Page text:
Walter Stahel on the Performance Economy


Walter Stahel, architect and industrial analyst, argues that the circular economy should be considered a framework: as a generic notion, the circular economy draws on several more specific approaches that gravitate around a set of basic principles.

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COMING FULL CIRCLE: Why Social and Institutional Dimensions Matter for the Circular Economy

Introductory summary and selected excerpts from a key read by  Vincent Moreau, Marlyne Sahakian, Pascal van Griethuysen, and François Vuille, appearing in the Journal of Industrial Ecology dated 28 April 2017. We can strongly recommend the full contents of  the Special Issue of that date: “Exploring the Circular Economy”.

In light of the environmental consequences of linear production and consumption processes, the circular economy (CE) is gaining momentum as a concept and practice, promoting closed material cycles by focusing on multiple strategies from material recycling to product reuse, as well as rethinking production and consumption chains toward increased resource efficiency.

Yet, by considering mainly cost-effective opportunities within the realm of economic competitiveness, it stops short of grappling with the institutional and social predispositions necessary for societal transitions to a CE.

Although the entropy law remains intransigent, institutional conditions and societal values can be challenged and transformed through political processes, in order to usher in a more equitable and circular economy.

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The Emergence of the New Circular Economy: A Bibliography

book reader penang

– Bibliography compiled by Dr David Ness, School of Natural and Built Environments  13 July 2017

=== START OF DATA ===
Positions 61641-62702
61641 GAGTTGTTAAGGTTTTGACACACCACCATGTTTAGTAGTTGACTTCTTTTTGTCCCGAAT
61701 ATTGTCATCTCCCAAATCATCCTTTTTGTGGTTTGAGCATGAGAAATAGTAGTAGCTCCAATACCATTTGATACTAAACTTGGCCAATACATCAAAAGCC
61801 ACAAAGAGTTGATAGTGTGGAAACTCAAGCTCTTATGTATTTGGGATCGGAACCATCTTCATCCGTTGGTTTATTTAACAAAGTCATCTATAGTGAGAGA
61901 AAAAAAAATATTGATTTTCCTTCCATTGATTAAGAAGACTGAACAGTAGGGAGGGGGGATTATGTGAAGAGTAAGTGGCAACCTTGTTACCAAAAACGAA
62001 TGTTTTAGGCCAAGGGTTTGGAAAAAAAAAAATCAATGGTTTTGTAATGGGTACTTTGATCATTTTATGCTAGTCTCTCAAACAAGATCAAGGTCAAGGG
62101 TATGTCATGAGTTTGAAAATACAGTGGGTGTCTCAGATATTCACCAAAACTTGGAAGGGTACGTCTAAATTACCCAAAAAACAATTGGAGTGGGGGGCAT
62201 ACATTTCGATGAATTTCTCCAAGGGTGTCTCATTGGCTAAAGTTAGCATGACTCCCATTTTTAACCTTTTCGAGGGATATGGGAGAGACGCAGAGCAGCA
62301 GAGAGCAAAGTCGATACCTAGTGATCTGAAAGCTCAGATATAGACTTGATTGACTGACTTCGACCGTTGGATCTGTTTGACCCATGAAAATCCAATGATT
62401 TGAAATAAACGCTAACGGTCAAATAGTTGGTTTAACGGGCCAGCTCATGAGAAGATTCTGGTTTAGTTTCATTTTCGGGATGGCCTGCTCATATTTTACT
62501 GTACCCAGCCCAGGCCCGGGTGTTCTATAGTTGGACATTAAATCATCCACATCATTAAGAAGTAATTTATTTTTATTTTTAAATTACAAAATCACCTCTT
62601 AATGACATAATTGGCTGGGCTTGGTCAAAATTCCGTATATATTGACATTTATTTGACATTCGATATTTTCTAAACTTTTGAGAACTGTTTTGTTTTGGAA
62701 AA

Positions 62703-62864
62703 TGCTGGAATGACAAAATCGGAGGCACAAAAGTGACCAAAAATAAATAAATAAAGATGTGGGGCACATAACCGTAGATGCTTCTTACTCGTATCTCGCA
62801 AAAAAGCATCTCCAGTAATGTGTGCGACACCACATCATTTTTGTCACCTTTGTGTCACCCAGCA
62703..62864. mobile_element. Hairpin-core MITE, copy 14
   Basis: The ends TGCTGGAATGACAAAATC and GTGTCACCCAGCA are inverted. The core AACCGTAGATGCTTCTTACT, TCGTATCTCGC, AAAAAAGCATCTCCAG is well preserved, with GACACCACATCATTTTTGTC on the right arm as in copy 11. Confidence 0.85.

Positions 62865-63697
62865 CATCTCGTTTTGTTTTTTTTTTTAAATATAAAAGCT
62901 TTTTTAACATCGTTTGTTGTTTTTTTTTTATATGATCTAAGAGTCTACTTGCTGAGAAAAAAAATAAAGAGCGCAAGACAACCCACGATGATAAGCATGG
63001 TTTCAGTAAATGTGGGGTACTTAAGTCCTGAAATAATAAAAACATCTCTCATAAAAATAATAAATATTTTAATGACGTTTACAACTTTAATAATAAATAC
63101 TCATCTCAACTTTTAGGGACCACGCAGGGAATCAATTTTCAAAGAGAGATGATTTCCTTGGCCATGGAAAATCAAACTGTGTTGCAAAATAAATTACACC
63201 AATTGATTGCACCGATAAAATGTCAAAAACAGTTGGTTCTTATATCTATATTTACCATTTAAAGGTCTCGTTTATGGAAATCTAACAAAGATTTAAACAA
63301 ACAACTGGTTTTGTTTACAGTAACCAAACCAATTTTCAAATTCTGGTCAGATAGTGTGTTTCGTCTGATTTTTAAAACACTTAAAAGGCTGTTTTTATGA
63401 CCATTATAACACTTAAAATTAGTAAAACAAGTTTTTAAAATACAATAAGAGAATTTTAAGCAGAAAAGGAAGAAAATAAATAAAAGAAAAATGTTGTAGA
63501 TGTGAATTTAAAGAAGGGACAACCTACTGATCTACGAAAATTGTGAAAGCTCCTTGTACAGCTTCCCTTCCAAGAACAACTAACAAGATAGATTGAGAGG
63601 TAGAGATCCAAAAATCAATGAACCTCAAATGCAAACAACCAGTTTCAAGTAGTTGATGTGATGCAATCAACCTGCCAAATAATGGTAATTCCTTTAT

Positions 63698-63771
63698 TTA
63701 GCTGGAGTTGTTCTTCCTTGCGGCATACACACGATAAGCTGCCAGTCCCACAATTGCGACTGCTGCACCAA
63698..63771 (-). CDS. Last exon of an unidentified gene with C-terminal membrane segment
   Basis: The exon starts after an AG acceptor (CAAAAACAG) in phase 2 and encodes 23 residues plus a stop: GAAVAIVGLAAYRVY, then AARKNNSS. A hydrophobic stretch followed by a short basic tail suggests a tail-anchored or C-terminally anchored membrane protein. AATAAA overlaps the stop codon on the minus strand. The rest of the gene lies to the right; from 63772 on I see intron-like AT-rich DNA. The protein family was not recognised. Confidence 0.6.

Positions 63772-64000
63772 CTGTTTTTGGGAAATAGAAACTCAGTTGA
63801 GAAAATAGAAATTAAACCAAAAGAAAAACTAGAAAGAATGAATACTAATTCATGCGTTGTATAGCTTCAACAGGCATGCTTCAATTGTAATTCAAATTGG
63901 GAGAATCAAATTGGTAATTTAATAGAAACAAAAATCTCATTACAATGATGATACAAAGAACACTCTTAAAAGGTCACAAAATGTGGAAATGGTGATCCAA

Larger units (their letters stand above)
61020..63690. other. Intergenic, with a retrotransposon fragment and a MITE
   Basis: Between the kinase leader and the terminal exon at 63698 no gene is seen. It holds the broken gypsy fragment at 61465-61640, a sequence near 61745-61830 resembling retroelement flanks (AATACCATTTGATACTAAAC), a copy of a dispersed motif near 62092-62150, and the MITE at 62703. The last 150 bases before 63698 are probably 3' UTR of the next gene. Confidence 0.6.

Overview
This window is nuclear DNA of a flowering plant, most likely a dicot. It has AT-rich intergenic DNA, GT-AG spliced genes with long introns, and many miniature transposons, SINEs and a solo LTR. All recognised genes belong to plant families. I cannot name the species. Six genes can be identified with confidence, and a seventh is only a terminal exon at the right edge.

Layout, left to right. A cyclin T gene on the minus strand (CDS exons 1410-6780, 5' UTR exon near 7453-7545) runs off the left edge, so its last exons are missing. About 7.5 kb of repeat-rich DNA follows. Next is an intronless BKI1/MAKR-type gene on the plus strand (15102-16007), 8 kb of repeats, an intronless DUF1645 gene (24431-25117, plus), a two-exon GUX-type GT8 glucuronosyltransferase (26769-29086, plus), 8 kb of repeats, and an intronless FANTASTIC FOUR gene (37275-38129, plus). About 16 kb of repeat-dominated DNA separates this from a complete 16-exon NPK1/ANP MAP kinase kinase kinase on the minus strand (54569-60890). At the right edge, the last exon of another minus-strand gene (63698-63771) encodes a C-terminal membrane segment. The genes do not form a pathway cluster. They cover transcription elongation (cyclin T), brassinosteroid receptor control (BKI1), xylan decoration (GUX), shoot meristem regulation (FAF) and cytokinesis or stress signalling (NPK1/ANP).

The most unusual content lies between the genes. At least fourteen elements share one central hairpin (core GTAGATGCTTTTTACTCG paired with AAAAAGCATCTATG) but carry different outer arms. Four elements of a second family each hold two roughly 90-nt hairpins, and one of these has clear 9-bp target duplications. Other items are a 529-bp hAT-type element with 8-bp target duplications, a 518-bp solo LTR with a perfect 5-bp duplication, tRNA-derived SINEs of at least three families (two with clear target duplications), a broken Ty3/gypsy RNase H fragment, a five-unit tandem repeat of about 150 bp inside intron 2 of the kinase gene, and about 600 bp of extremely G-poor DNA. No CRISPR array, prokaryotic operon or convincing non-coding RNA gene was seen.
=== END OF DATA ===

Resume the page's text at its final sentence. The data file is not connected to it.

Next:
The modern view of a circular economy differs from the past. It has started in the second half of the 20th Century and is a case for the simultaneous and uncorrelated emergence of an idea

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Visiting Lecturer: Jason Hickel on our addiction to economic groowth

Jason Hickel is an anthropologist at the London School of Economics and author of The Divide: A Brief Guide to Global Inequality and its Solutions.

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The New Circular Economy: Peer review request and first response

Dear Eric,

Surprise! I am at my desk and your email asking me about an eventual independent “peer review” on the current state of science and accomplishment under the heading of Circular Economy arrived moments ago and is staring at me. In fact I was at a conference on just this topic in another country, which was OK, except that I could have given virtually all the talks myself.

I didn’t learn very much, which was disappointing. Waste of time, except it got me thinking more about one aspect of the circularity problem. In brief, most of the elements in the periodic table are now “in play”, and most of them are really “hitch-hikers” obtained from the ores of major industrial metals (copper, zinc, aluminum etc.).

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Circular Economy and Local Development: LDnet Bibliography 0f Leading Print Resources

The LDnet has compiled a very useful Bibliography on Circular Economy and Local Development at It identifies 45 carefully selected references and in each case with the corresponding URL reference. Very helpful.

But they are far from the only ones that treat our topic, as you will see if you pop — “circular economy” bibliography — into Google, which reports more than 130,000 eventual references. (Ouch!)

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